We Are Everywhere

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In most case, many people read the history of Vietnam War in relation to how the American army was fairing in the war. However, they fail to read about the social movements that were opposing the war with other policies and why they were opposing. For this reason, the book ‘We are Everywhere’ by Jerry Rubin offer readers with this historical information. This is a two hundred and fifty five paged book published by Harper and Row in 1971. Rubin, who was an activist, wrote this book while he was in prison with the help of his lawyer who sneaking out the pages of the book from prison. In the book, Rubin is using his hatred against the government to show the side of social movements who were opposing the Vietnam War and other policies. Therefore, in the book, Rubin is using his anger towards government policies to show the facts of social movements.


The book is about the different events Rubin was going through when he was out fighting the government against some of the policies. In this case, the book provides what led to the formation of this social movement to fight the government against the Vietnam War and other policies (Rubin75). Additionally, the book shows the life of these social activists who were hippies enduring in the life of drugs and sex. Moreover, the book illustrates the main reason for Rubin to have hatred towards the Vietnam War. This is where he states that the government was using power of heroism to attack those who were opposing government policies (Rubin 118). Finally, the book shows the brutality these hippies and police were using as a strategy while fighting one another. This is where Rubin shows the brutality the police and the FBI was using to suppress the social movements opposing the government policies (Rubin 142).

According to the book, Rubin has successfully provided readers with realistic information about the social movements. This is because Rubin is providing information of how the social activists were assembling, the different issues that led to the formation of these social movements and how they were addressing their grievances (Rubin 52). Although Rubin is providing crucial information about the social movements, the book contains a lot of brutal information. In this case, the book can create a negative attitude towards the government due the brutally it was using to suppress these movements (Rubin 176). However, after reading the book, one gains a lot of information about social movements during the Vietnam War and tends to admires Rubin courage at this time.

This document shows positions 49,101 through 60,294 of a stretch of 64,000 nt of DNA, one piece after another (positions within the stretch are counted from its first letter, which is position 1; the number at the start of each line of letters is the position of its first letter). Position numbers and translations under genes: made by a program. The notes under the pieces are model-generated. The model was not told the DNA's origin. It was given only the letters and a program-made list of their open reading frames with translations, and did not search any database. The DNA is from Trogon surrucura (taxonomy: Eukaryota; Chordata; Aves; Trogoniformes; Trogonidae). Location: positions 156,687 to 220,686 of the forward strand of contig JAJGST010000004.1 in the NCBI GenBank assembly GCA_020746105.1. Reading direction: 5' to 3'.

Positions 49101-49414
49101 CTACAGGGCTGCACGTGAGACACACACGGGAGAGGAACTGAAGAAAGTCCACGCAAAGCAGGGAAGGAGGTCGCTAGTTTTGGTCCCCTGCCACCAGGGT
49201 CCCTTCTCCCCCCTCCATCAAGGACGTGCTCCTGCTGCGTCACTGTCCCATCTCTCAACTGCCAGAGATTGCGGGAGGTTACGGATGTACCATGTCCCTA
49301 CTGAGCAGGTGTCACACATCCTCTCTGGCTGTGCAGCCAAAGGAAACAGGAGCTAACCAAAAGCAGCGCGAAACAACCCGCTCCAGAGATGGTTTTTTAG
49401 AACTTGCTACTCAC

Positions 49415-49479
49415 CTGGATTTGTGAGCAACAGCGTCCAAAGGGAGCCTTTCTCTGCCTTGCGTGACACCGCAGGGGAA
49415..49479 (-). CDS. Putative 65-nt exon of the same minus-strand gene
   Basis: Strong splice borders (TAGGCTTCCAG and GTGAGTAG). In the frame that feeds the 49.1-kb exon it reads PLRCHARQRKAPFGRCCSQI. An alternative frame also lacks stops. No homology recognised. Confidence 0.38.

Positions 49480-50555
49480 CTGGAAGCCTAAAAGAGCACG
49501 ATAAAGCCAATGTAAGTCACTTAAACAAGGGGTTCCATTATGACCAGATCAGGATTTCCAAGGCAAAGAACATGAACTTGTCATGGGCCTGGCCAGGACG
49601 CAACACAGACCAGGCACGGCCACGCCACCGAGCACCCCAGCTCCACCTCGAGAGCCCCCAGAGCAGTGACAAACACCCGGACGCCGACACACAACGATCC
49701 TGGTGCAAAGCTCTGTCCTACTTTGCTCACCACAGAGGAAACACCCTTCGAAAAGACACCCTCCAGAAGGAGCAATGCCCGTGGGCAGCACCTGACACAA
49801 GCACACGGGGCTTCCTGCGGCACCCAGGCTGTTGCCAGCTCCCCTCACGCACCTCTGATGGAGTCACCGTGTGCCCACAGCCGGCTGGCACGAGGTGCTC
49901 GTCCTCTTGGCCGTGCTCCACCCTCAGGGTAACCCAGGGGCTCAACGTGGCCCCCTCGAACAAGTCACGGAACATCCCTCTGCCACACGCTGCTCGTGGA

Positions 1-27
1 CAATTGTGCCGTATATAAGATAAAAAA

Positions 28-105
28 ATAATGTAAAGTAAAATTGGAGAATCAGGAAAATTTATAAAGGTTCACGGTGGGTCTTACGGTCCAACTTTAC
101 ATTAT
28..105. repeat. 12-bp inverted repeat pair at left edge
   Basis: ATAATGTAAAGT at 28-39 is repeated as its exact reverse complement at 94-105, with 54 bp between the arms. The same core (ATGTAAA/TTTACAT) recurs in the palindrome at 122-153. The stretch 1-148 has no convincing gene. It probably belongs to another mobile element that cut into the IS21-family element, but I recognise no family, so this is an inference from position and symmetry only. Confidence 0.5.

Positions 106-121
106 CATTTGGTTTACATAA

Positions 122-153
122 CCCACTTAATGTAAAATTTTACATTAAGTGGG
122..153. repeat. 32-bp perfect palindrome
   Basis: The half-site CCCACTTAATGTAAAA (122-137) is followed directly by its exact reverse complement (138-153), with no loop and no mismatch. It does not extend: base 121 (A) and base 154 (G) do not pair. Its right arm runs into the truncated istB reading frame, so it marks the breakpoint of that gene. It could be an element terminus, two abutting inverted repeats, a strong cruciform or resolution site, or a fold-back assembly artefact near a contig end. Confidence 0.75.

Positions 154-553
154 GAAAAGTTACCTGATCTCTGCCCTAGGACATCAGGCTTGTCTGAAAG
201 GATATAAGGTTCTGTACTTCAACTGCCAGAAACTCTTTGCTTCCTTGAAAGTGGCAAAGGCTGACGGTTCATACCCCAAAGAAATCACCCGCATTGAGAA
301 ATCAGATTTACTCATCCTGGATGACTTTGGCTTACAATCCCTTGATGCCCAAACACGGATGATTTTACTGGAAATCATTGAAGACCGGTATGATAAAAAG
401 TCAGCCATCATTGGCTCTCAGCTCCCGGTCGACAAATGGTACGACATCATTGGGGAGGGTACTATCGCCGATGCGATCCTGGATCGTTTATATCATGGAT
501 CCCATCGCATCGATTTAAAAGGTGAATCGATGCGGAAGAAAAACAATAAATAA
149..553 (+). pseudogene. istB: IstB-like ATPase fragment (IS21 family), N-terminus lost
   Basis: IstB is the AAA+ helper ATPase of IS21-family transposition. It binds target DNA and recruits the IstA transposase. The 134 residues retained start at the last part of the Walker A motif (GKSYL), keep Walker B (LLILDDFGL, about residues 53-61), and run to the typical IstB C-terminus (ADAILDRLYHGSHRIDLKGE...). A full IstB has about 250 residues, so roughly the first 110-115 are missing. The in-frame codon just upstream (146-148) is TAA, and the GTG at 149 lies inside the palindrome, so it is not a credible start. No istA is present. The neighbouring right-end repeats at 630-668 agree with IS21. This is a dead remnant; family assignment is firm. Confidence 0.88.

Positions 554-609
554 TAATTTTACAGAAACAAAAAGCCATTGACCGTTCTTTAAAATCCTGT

The style used in writing this book is extremely unique from the other historical books. This is because the book is a combination of the different papers Rubin was giving his lawyer to sneak out while he was in prison. In this case, it is extremely impossible to follow through some of the events since Rubin had difficulties writing in continuous prose (Rubin 5). For this reason, those readers who are not well conversant with Basic English have difficulties in understanding the book. Moreover, young readers in school might have troubles in comprehending the events since the information is not arranged in a chronological manner.


The book is extremely intriguing because it contains information that historical researchers fail to address when writing about the Vietnam War time. Additionally, it is fascinating because it provides real stories of what was happening. Finally, the book contains valuable information about social movements during the Vietnam War period. However, the book can be scary for young readers because of the police brutality. Moreover, it has a poor and unique writing style. For this reason, it would be difficult for young readers to understand the book.

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